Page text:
Memphis running back Jevyon Ducker (8) runs the ball for a touchdown during the second half of the First Responder Bowl NCAA college football game against Utah State, Tuesday, Dec. 27, 2022, in Dallas.
Sam Hodde, AP
The 2022 college football season is over for Utah State, and the ending was about as disappointing as they come.
The Aggies were soundly defeated by the Memphis Tigers 38-10 Tuesday in the SERVPRO First Responder Bowl, played on the campus of SMU in Dallas, Texas.
Soundly doesn’t really do it justice, either.
Utah State (6-7) was completely and thoroughly outplayed by Memphis (7-6), in practically every facet of the game.
Memphis handily outgained USU on offense, 430 yards to 261. The Tigers threw for 284 yards, while the Aggies totaled just 135.
The Tigers also rushed for more yards (146 to 126), had nearly twice as many first downs (26 to 15), were better on third down (7 of 14 compared to 5 of 13), ran more plays (76 to 58), forced more turnovers (three interceptions compared to one fumble), and well, the list could go on and on.
Outside of the first and third quarters, when it can be argued that USU played Memphis close to even, the Tigers were simply in a different class than the Aggies.
“All in all, physically we did not match up well against them and did not play our best ball,” Utah State head coach Blake Anderson said.
“Just could not create enough offense to really give ourselves a chance to win. Really didn’t have the manpower in some areas, or the size and power to get that done.”
Put another way, by Aggie running back Calvin Tyler Jr.: “They were just the better team today and we needed to do everything right to win. Unfortunately things didn’t go our way.”
Utah State was in the game at times. The Aggies trailed by only three points at the end of the first quarter, a deficit that was quickly erased by a Connor Coles field goal.
After that, though, Memphis scored 21 unanswered points, as quarterback Seth Henigan carved up the Aggies’ secondary again and again (Henigan finished the game with 284 yards passing and three touchdowns).
“We did not cover well,” Anderson said. “Gave up too many explosive throws. We did not cover well in one-on-one situations and stayed behind the chains, while they stayed in our backfield most of the second quarter.”
And while Memphis’ offense had its way with USU’s defense, the Aggies’ offense couldn’t return the favor, a problem that lasted all game long outside of the drive that led to Coles’ field goal and a second half drive that led to the Aggies’ lone touchdown of the day.
“We could not get anything going offensively at all,” Anderson said. “It was anemic. … The inability to create any rhythm at all (was a problem). Other than the first drive and the drive when we scored the touchdown, there was no rhythm the rest of the day. We looked confused.
“I thought (quarterback Cooper Legas) struggled to see things that were coming open downfield and we struggled to protect at times. There was no consistency, and that is something we need to find. It has been a frustrating year offensively, when you consider what we were able to do a year ago. Compared to what our offense looked like this year, it is night and day difference. That is a place we have to get better to be able to compete at the level we want to.”
Legas didn’t play the entire game — he was knocked out with a lower right leg injury — and struggled when he did play, accounting for only 59 yards of offense, 35 through the air and 24 on the ground.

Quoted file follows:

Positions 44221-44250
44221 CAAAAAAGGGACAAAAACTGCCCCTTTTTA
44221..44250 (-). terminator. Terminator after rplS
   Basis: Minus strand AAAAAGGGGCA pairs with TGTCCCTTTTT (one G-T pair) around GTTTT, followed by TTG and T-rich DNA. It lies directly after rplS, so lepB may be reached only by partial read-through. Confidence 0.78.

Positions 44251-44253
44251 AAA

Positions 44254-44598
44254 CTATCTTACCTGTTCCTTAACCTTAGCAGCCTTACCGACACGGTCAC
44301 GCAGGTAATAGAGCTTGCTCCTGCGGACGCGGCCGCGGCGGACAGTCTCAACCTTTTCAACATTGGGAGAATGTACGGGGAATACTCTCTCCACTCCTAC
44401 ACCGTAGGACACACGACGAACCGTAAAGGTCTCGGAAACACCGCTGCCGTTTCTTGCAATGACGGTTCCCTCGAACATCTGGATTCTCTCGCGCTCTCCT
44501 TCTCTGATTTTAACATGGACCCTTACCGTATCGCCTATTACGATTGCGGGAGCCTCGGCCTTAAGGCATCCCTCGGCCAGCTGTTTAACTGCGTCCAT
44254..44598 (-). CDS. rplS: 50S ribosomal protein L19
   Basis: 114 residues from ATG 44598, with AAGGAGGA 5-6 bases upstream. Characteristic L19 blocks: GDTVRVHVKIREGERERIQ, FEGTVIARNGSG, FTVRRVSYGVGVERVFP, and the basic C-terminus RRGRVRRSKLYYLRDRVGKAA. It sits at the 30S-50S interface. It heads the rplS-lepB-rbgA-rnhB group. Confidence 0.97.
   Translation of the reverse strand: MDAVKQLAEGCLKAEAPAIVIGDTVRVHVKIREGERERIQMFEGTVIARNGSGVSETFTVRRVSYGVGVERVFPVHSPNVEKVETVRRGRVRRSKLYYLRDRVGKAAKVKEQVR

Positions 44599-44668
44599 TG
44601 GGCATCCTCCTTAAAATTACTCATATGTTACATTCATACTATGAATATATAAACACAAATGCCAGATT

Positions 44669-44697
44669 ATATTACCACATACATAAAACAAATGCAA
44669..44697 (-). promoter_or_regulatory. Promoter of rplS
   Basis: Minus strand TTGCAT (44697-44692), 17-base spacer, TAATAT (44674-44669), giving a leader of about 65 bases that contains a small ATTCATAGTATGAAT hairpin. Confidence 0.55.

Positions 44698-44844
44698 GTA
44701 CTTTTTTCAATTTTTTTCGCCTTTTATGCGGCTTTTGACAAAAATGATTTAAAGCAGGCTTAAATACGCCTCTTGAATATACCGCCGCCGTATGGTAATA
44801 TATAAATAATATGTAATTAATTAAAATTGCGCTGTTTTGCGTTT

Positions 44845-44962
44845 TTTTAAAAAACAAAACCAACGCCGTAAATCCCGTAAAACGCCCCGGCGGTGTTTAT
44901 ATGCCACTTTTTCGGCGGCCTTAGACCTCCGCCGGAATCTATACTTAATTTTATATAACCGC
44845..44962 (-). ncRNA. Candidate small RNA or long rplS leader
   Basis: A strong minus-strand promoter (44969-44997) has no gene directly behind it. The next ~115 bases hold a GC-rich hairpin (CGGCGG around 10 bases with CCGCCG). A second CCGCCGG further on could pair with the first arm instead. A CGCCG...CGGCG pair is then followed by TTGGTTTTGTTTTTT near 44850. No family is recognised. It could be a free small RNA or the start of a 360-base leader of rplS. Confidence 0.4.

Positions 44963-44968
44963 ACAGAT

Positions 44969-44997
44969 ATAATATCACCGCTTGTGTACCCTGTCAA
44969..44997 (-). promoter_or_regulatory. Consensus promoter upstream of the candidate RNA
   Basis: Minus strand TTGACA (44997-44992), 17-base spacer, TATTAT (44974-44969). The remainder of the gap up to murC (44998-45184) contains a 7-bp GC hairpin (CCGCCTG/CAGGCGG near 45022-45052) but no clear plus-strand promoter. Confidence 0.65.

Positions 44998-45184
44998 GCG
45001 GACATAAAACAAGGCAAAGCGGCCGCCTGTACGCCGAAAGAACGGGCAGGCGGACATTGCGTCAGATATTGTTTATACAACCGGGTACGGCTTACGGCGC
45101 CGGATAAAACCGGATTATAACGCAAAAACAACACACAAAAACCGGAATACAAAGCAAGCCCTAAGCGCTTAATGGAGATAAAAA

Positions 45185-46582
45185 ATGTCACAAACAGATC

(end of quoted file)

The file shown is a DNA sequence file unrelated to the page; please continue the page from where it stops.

Freshman Bishop Davenport didn’t fare much better, although he did lead the Aggies to their lone touchdown, a 44-yard reception by wide receiver Brian Cobbs.
Outside of Tyler Jr., who rushed for 79 yards and became the 11th player in school history to rush for 2,000 yards in their USU career, the Aggies’ offense could not do much of anything at all.
“We couldn’t sustain anything offensively,” Anderson said. “The turnovers, the sacks, the plays that kind of stalled out for us, we were behind the chains way too much.
“With the good team we were playing against, with a physical big group of guys, we really had very few explosive plays all day. We needed to play better offensively than we did today to win, and honestly better than we did all season with the exception of a couple games.”
The only real bright spot for Utah State was the defensive front, which recorded season highs in sacks (five) and tackles for loss (14), though Anderson was quick to point out inconsistencies for that group too.
“We played in spurts really, really well,” he said. “Down the stretch we didn’t hold gaps well.”
Linebacker AJ Vongphachanh had arguably the best single-game performance of his career — he finished with a career-high 2.5 tackles and a team-high nine tackles — but he too was quick to point out the Aggies’ failings.
“They took advantage of the one-on-ones. We were just not executing,” Vongphachanh said. “A lot of those big plays, I take a lot of responsibility. I feel like I could have helped guys more, helped them to be in better position.”
Utah State was shorthanded — the time off between the regular season finale against Boise State and the bowl game helped the team recover from short-term injuries, but obviously not season-ending ones, which had depleted the Aggies on the defensive line — and continued to rely heavily on inexperienced youth.
Ultimately, though, Anderson believed his team was just physically outmatched by Memphis and needed to be perfect to win the game.
That obviously did not happen.
“They are big, well-built. We knew that,” Anderson said of Memphis. “They recruit big, are long on the edges and outside. We knew that was going to be a challenge, and most of the day that was a challenge we couldn’t overcome.
“We had what we had and we knew the matchup wasn’t in our favor. We knew we had to play perfectly to overcome that and we just didn’t.”